Back to another original 1909 Boxer Indemnity Scholar! This week’s student is Y. F. Chen (程義法, pinyin Chéng YìFǎ), with a courtesy name of 中右 (pinyin Zhōng Yòu). He was born in about 1890 in Shanghai and left for the US before his 19th birthday to study mining and metallurgy.
Tag: 1914 Directory
Today’s student is Ye Beh Lieng (連弊, pinyin Lián Bì), a student with a story that is sadly common not just to the Boxer Indemnity international students of my research, but also to university students throughout history. You see, Y. B. Lieng began his university studies and got almost the whole way through, but had to stop for personal reasons, and never returned.
I have another great student this week, with name changes, political intrigue, lying, and terrible teaching ability! This post has it all, and the best (?) part is that many of my sources can’t be verified because they are all incredibly biased! This week I bring you the story of Zun Chan Hsu (徐仁錆, pinyin Xú Rénqiāng), who also went by the names 徐子明(Xú Zimíng) and 徐光 (pinyin Xú Guāng).
Lately, I’ve been tinkering around with my data for a possible paper on the Indemnity Scholars who chose to go to schools in the US South. There are comparatively few of them, so I’m able to really get into each student’s story like I do here in the blog. So I thought I’d profile one such southern student: Leo Chee (劉伯枝, pinyin Liú Bóqí).
While most of Nam Art Soo-Hoo‘s 11 children were wildly successful and prosperous in their adult lives, there were a few exceptions. I’ve posted about Andrew Soo-Hoo, the son who accidentally killed his father during an argument/fight, and never seemed to recover from that horror. But two others of the Soo-hoo family never realized their full adult potential: second-oldest daughter Pauline Soo-Hoo and third-oldest son Lincoln Soo-Hoo, because they both died before their respective 30th birthdays.
Happy fall semester, everyone! Back to school and back to studying. And that means back to my profiles of the Soo Hoo family! I last left you with the father, Nam Art Soo Hoo, who was not a student himself, but the father of several students in the American university system. Usually when I profile several family members, I start with the parents and then proceed with the children in birth order. It is usually easiest and also gives the sense of progressing in linear order when you put the posts together. But for the Soo Hoo family, instead of proceeding on to oldest son Peter Soo Hoo from his father Nam Art Soo Hoo, I’m going to jump to the fifth child and second son of Nam Art, Andrew Soo Hoo, because he is an integral part of the end of his father’s story.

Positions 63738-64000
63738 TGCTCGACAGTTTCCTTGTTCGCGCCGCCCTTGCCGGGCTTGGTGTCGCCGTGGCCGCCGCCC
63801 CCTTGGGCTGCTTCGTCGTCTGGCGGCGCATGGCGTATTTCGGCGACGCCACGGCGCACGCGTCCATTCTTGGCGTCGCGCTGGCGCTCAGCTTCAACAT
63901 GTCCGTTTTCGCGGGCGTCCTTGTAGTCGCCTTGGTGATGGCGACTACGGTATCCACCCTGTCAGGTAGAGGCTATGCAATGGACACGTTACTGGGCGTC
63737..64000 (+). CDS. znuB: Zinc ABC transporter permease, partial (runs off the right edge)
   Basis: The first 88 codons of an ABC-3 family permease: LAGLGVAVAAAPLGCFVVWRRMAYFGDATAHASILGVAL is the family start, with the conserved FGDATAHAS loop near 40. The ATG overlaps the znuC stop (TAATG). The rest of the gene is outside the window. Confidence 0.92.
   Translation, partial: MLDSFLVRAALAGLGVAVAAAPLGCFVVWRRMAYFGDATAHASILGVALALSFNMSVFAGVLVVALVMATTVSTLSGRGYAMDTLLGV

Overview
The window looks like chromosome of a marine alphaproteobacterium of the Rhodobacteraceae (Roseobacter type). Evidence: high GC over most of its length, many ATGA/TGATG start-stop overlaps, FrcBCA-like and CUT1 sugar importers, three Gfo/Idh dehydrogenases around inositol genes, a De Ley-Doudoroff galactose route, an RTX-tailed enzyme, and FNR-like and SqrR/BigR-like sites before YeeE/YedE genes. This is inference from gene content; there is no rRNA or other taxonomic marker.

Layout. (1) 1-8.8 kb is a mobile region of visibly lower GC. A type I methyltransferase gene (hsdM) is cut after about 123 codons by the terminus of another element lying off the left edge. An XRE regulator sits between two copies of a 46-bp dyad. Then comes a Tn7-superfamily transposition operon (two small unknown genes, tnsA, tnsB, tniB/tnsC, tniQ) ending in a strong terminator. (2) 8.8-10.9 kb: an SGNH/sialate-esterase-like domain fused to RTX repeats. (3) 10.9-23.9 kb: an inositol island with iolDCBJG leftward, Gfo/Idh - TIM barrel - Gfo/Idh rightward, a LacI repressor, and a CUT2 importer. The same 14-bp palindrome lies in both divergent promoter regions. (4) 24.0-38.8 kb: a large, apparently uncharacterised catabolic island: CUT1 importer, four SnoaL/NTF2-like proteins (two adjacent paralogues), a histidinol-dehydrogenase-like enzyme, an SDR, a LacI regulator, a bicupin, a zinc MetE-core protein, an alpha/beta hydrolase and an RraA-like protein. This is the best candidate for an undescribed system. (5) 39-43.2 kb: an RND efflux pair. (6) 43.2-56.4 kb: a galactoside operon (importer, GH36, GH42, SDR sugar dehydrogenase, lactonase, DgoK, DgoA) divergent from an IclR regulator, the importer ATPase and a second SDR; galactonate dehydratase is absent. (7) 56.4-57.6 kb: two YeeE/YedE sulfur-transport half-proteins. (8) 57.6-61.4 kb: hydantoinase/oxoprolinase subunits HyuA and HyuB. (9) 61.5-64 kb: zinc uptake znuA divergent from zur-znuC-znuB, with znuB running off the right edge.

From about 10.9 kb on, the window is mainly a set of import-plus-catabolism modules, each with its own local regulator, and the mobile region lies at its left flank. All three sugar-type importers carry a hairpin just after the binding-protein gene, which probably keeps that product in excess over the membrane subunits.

Building off of my post on his wife, Elizabeth Cornish, today I’ll write a little more in depth about Hsing Jen Fei (費興仁, pinyin Fèi Xìngrén). He was born on 15 November 1886 to father Chi Feng and his wife, surnamed Hsü. He was born in North Tung Chow (today Tongzhou, a district of Beijing) and attended North Tung Chow Union College, which was also known as the North China Union College of Tungchow, a missionary school in Peking (Beijing). When H. J. Fei was at N. C. U. College, it had about 50 students in the university department (American Board of Commissioners, 122), so it was not a large school as compared to the mission universities in Shanghai and Canton.
I was skimming through my unpublished drafts today, and I noticed that although I finished my postings on the Chan family over two months ago, I never posted about the middle daughter: Lillian Chan. Oops. So here’s a short post about the final daughter of the Chan family who studied in American schools: Lily Chan.
Despite the title of this blog, the Boxer Indemnity Scholars, this is the first entry to date which will be dealing with an actual student with a scholarship from the Boxer Indemnity Fund. Hou Kun Chow (周厚坤, pinyin Zhōu Hòukūn) was born on 27 September 1891 in Wusi, Jiangsu province. He was a student at Nanyang College in Shanghai, the current Jiao Tong University (Who’s Who of American Returned Students, 1917). He arrived in America on 11 September 1910 on board the steamship China, headed for Boston with the second group of Boxer Indemnity Scholars (ship’s manifest, link to Ancestry.com copy; Chow Hou-Kun, 2015).